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Comic Book Fandom

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OverviewEdit

Mainstream comics fandom skews male, although it's difficult to establish accurate current rates of gender participation. Comics writers and editors have historically been male, even at the height of the Golden Age of comics, when women were the target demographic of the hugely successful 'Romance Comics'. Women entering comics fandom will find that the comic fan is assumed to be male. Comics themselves may be overtly or covertly sexist, with highly sexualized drawings and lesser story parts for female characters.

A female fan is often assumed to be less serious, and less legitimate. One mode of interacting with the text, centred around collecting and mastery of the minutiae of comics' long history is often seen as the "male", "right" way of being a fan. The "wrong" way of being a fan, therefore, is to be female, to interact with the text by writing fiction in a community, and specifically to read, perhaps resistantly, a sexual component to the (male) characters.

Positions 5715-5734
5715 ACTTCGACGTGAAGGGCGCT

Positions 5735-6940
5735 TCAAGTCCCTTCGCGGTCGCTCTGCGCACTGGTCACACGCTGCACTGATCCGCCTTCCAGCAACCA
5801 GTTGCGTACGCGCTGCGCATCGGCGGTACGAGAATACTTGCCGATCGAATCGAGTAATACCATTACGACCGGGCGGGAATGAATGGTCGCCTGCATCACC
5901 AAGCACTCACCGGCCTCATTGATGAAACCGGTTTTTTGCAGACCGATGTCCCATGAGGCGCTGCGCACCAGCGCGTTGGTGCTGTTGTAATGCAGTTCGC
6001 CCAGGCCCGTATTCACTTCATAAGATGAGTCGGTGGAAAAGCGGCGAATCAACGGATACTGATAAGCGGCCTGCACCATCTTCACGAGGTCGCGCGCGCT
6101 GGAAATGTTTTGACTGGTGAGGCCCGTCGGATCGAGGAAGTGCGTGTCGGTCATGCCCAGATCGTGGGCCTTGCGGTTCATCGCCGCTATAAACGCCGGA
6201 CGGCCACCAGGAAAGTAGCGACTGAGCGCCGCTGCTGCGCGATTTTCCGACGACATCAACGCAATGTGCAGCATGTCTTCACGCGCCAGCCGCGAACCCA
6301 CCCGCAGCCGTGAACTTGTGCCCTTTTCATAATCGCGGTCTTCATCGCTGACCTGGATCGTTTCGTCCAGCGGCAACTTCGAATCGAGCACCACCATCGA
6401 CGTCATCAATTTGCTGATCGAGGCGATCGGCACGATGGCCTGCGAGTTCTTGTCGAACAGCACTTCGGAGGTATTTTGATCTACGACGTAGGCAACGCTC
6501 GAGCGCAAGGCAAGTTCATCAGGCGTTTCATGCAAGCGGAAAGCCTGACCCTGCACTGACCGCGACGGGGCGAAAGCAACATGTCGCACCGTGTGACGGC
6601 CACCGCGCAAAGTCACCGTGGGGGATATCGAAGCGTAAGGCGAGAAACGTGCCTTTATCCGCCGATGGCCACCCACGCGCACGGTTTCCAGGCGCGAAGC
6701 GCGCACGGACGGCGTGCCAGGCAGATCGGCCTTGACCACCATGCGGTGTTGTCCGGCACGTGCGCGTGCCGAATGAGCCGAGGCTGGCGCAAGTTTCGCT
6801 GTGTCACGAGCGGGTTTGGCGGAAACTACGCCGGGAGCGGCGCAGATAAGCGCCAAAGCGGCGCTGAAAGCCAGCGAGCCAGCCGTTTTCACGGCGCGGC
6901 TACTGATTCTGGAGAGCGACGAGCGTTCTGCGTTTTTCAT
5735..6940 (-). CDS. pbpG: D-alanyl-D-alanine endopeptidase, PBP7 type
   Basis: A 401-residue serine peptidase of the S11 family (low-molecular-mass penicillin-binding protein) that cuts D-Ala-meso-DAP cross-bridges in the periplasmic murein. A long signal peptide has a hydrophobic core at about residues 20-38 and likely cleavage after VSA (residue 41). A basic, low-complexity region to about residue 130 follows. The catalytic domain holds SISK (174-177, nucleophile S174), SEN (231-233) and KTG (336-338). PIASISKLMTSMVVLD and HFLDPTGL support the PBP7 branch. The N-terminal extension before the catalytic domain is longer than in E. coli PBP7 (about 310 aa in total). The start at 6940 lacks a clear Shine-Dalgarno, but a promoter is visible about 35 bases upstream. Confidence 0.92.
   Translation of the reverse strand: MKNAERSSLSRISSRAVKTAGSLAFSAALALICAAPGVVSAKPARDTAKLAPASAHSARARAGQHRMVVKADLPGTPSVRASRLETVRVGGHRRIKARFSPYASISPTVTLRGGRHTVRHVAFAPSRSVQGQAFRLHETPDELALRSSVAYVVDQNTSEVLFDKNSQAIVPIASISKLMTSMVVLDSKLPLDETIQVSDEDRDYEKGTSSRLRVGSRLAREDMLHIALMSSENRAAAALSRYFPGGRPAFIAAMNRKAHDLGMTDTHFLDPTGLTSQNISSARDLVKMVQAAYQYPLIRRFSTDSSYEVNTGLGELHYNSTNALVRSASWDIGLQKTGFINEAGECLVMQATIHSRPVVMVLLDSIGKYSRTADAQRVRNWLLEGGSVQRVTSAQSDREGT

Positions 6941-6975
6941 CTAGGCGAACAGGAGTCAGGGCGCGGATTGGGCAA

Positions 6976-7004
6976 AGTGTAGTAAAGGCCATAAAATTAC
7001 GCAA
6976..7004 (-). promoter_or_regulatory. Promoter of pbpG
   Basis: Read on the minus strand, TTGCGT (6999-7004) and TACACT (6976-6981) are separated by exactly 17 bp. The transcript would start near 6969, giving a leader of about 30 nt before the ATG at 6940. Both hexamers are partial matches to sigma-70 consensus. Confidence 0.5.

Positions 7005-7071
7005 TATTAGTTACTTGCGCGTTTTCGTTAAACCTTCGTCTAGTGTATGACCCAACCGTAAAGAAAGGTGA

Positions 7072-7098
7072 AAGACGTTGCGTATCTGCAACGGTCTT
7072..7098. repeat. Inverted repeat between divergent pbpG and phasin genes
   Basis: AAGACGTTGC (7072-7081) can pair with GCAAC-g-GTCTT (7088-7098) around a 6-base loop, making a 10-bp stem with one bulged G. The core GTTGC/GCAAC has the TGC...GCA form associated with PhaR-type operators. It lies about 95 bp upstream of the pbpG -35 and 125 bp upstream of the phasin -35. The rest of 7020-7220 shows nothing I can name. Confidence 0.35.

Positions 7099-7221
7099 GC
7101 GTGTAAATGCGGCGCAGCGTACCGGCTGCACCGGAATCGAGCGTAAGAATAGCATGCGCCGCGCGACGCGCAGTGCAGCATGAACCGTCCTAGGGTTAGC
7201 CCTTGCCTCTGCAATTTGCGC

Currently, comics fandom seems to exist in two parallel groups, one predominantly (although hardly exclusively) female, located primarily on Livejournal, and one predominantly (although hardly exclusively) male, located on messageboards, and to a lesser extent, blogs.

DC ComicsEdit

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HEJ 1929-10-19

The creator of Wonder Woman and her "lasso of truth", who went by the name Charles Moulton, was actually William Moulton Martson, a university psychologist (who invented the precursor to the lie detector machine), who had previously written about women's issues and feminism in the 1920s prior to thinking up the Amazon in 1941. In addition to his contributions to feminist role models he also reported on backlashes to alimony reliance.

Women in comics fandomEdit

By surname:

Mononymous:

IssuesEdit

IncidentsEdit

ResourcesEdit

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